Abstract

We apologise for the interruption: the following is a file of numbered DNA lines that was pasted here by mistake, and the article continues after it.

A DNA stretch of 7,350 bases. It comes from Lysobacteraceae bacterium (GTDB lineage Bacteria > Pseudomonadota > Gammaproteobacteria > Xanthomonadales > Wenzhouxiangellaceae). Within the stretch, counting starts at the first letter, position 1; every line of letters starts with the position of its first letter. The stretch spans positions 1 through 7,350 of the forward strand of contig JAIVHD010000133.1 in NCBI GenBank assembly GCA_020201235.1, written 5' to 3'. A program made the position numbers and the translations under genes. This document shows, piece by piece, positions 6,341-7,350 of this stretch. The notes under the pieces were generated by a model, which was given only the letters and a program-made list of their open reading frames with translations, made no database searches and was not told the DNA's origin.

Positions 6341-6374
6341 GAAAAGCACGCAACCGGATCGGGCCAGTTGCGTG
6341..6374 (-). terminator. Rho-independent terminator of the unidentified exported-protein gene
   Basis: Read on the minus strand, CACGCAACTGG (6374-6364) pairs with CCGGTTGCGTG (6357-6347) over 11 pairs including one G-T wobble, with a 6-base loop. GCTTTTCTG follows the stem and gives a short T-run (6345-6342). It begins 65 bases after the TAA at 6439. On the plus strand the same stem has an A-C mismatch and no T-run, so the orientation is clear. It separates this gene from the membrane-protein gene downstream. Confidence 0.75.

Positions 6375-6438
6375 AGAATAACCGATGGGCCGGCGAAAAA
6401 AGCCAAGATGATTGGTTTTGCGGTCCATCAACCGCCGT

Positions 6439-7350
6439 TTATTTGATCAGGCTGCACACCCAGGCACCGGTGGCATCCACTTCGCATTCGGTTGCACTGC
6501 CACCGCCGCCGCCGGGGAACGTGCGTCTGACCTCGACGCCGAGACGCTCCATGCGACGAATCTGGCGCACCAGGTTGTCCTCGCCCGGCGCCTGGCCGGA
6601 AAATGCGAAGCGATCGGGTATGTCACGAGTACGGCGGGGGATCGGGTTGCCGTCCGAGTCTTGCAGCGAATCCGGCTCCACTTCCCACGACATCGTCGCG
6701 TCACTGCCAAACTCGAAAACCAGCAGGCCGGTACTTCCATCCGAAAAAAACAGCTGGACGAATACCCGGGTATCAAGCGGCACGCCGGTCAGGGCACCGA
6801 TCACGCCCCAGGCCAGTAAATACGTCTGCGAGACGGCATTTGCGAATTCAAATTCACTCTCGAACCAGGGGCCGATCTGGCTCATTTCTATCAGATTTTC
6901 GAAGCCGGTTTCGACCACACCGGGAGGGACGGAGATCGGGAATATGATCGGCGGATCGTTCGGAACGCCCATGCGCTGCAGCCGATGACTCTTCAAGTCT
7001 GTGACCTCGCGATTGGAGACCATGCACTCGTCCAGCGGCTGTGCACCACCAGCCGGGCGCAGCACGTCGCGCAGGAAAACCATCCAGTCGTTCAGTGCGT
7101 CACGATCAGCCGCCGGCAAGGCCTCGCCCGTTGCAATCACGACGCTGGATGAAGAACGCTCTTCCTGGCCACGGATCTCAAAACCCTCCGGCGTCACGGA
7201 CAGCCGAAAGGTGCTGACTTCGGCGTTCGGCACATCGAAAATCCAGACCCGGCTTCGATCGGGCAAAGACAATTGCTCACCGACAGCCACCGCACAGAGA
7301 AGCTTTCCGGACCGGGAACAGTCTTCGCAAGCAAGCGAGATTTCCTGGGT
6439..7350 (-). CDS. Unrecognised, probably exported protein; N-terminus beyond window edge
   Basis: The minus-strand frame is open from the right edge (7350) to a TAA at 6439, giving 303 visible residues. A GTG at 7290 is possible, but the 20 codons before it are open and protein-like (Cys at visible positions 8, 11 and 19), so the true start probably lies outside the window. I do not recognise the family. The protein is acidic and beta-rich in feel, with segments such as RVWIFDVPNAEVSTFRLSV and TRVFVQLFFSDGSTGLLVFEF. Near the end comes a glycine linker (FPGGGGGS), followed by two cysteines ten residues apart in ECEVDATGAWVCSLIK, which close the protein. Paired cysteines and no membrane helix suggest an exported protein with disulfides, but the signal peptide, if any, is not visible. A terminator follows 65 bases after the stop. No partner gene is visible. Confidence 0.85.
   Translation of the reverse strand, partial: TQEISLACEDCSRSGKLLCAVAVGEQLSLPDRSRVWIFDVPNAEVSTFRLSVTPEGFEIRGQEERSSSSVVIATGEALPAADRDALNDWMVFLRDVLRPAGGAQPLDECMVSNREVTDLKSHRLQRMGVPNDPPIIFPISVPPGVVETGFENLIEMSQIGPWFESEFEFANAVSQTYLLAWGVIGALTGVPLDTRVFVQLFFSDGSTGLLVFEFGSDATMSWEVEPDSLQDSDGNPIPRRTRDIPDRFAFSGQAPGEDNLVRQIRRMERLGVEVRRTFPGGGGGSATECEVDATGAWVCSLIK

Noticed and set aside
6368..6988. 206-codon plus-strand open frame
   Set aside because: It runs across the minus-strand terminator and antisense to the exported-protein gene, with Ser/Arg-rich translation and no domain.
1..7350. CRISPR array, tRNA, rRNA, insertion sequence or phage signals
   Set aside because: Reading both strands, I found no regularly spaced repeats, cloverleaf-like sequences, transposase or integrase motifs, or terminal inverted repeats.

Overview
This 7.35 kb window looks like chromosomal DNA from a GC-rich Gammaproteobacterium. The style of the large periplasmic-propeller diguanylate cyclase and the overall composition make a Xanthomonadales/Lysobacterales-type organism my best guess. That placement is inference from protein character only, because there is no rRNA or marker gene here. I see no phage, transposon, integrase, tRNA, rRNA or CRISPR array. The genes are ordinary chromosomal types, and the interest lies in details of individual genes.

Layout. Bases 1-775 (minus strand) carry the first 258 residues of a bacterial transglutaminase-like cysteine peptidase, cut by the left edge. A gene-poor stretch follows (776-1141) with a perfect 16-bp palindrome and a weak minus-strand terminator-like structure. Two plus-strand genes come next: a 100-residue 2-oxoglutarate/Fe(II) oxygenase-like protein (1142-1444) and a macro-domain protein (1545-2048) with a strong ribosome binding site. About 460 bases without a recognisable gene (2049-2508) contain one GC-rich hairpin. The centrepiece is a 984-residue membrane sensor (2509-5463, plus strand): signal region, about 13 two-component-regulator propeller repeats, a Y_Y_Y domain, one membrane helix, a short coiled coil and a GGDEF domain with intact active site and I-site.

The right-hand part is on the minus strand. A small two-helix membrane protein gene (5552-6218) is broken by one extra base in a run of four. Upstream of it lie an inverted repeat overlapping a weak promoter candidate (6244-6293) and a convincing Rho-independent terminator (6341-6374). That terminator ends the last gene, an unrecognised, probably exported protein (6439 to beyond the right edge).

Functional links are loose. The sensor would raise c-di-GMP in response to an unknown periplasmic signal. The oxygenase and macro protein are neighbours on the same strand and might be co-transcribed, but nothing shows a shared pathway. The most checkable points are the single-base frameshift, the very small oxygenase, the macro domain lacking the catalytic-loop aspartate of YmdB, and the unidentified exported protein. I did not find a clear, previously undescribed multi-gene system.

As a basis for future ecological and biogeographical studies, the post-glacial emergence history of Cape Henrietta Maria was required. This was obtained by fitting a post-glacial emergence curve to a number of radiocarbon dated marine strandlines of known elevation. Analysis shows that the elevation of lower samples is critical for a reasonable prediction of higher relative sea levels. This emergence curve suggests that during the last 1000 y uplift has been about 1.2 m per century. Extrapolation to likely dates of deglaciation (8000−7000 BP) indicates a maximum marine inundation of > 300 m. The current rate of uplift, and the hypothetical elevation of the marine limit are the highest estimations to date for eastern and arctic Canada and support the hypothesis that a center of uplift and ice-loading is situated in southeastern Hudson Bay and northern James Bay. The derived emergence curve was used to construct an isochrone map of Polar Bear Park, in eastern northern Ontario. This map provides the basis for future biological studies of community migration and succession and demonstrates that the uplift curve is a useful chronological tool.

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